I know Windows file systems are very sensitive to fragmentation and Unix such as UFS, ZFS, ext3, or ext4 are not as sensitive.
But, is there any reason to defragment these filesystems at all?
If so, what tools are available for that ?
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Quoting Wikipedia's page about the Ext3 Filesystem
Modern Linux filesystem(s) keep fragmentation at a minimum by keeping all blocks in a file close together, even if they can't be stored in consecutive sectors. Some filesystems, like ext3, effectively allocate the free block that is nearest to other blocks in a file. Therefore it is not necessary to worry about fragmentation in a Linux system
Actually, NTFS is not that sensitive to fragmentation. NTFS is significantly better than FAT32 -- in every way -- and is a fully modern filesystem.
I've been running Linux at home since 1996 and have never defragmented any filesystem. I have never had the need. The most I have done in this direction was pay attention to the kind of files I will be putting on a filesystem and using appropriate options when I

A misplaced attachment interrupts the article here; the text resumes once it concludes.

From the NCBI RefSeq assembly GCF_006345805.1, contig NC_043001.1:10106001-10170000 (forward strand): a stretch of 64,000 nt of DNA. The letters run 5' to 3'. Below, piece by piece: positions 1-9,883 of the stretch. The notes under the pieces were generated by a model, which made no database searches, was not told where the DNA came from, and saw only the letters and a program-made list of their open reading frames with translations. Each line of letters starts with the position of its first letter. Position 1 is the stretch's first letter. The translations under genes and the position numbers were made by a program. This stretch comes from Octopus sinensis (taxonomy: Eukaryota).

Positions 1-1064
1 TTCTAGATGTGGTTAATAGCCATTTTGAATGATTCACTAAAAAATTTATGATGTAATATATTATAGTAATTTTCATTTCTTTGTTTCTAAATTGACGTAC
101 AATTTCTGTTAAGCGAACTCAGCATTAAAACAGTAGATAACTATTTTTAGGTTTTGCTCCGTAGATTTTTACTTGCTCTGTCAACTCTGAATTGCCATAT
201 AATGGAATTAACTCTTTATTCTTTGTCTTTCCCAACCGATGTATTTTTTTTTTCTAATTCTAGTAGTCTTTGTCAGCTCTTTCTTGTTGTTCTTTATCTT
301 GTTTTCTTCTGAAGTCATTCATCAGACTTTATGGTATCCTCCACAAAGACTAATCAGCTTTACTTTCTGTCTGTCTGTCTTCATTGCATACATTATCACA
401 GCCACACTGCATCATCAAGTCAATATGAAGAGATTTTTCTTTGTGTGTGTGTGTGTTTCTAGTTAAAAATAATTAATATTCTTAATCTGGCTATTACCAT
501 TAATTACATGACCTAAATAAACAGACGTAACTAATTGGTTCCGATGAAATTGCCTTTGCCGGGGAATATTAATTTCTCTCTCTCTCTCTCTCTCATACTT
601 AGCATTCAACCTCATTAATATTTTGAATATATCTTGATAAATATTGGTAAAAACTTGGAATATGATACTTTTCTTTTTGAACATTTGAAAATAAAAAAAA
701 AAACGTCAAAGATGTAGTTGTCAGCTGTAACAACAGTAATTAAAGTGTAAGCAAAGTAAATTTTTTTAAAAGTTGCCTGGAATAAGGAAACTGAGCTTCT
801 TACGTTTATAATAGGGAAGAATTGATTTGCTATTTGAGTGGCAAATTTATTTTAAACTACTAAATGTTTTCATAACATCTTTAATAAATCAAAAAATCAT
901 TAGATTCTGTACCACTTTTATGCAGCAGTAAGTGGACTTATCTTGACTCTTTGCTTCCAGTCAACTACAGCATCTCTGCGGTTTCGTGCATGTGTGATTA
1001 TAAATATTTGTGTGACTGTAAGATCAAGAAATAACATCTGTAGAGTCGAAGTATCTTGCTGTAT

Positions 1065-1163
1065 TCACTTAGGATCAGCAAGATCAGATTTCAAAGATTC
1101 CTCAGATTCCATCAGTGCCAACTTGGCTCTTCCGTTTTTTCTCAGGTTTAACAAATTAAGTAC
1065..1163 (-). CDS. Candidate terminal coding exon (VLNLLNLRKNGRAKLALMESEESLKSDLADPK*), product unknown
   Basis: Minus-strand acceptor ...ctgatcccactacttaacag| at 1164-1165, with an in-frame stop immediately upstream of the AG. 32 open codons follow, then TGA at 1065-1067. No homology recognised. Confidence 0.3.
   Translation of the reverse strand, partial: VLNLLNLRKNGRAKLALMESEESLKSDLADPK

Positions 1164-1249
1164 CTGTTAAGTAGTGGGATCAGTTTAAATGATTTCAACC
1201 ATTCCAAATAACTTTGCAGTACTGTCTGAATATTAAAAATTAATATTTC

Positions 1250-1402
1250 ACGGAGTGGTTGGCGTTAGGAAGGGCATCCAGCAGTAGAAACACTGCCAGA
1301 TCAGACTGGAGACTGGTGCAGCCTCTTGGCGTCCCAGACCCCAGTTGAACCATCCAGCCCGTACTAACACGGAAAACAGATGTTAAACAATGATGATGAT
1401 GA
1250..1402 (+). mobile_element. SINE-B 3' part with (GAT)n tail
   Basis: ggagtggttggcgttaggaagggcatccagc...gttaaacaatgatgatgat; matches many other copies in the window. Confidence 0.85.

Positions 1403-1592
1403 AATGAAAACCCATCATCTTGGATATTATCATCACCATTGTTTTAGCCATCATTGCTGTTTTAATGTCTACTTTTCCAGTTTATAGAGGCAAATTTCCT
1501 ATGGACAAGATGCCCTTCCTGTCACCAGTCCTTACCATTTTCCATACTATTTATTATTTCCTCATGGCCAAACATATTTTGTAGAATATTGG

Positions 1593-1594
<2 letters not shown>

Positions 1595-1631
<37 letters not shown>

mkfs. For example, if a filesystem will primarily contain large files, I'll use a larger block size. If I am making a huge file system but I know it will never have more than 1,000,000 files, then I'll use the
-N 1000000 option to limit the number of inodes. In general, I'll tune the filesystem at creation to its task if a particular kind of file will inhabit it.
You don't need to defrag no. But if you still want to do it, you can always use shake.
While ext2 and ext3 do not provide for it (and generally need it less as they keep files relatively together in the first place) ext4 does provide for defrag. This article talks about the e4defrag program. But ext4 is a new filesystem.
However, compared to windows linux file systems are much better at not fragmenting, so I wouldn't worry about it.
http://en.wikipedia.org/wiki/Ext3#Defragmentation, but I wouldn't bother